The team leading the effort to move the needle on poverty in Rochester is analyzing the latest data from the U.S. Census Bureau.
Updated figures based on a survey from the five year period between 2011 and 2015 show an increase in extreme poverty in the city of Rochester, at 17 percent. Overall poverty was down slightly from 33.8 to 33.5 percent.
Childhood poverty decreased slightly from 52.5 percent to 51.6 percent. But Leonard Brock, director of the Rochester Monroe Anti-Poverty Initiative (RMAPI), says Rochester remains one of the leading cities in the country in childhood poverty.
"When more than half of the children in the city are living in poverty, we have a severe crisis on our hands, because poverty is correlated with so many other outcomes and indicators, and it really speaks to the health of a community."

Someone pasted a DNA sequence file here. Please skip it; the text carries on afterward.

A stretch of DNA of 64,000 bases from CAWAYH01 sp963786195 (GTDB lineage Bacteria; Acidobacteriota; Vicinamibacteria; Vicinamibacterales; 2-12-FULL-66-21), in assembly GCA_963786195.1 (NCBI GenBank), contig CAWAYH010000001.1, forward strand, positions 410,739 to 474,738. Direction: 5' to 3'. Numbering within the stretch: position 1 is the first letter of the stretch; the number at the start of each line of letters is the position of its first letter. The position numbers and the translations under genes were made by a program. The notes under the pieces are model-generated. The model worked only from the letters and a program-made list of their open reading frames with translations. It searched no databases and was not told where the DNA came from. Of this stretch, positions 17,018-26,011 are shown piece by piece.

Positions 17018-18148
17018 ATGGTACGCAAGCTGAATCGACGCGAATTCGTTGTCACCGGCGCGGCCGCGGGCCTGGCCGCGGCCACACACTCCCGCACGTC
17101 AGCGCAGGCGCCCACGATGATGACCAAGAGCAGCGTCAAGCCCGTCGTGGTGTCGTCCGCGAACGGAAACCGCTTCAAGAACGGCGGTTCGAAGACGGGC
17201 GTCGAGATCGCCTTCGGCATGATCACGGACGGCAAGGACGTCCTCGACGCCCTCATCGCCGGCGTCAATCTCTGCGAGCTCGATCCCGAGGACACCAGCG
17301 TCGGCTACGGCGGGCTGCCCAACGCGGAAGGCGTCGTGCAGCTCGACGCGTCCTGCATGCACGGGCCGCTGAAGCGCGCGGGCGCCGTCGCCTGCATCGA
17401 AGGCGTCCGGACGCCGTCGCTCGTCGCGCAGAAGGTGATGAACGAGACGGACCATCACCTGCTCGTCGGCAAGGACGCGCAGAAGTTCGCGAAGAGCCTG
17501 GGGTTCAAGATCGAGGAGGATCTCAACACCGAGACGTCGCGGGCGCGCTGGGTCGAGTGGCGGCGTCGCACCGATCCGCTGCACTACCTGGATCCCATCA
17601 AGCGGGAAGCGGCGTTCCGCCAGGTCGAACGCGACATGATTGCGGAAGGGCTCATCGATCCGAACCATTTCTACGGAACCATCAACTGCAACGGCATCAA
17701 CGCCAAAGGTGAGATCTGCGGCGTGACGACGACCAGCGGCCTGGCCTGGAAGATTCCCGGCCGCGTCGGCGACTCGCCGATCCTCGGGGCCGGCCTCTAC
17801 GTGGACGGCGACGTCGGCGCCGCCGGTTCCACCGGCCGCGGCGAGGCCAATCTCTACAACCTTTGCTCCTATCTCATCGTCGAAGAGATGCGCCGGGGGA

Rochester now ranks first in overall poverty among a group of similar-sized cities, and fourth among the top 75 metropolitan areas.
RMAPI recently launched an adult mentoring program to help people overcome barriers to work.
The two-year pilot program will provide evidence-based mentoring models to assist 300 families living in the EMMA, Beechwood, and Marketview Heights neighborhoods in their efforts to find and sustain steady employment.
The mentors being hired to work within the program have backgrounds in education and/or human services.
“We have to really be able to work together in ways that we haven't worked together in the past,” said Brock. “We have to be able to envision what a future of opportunity looks like."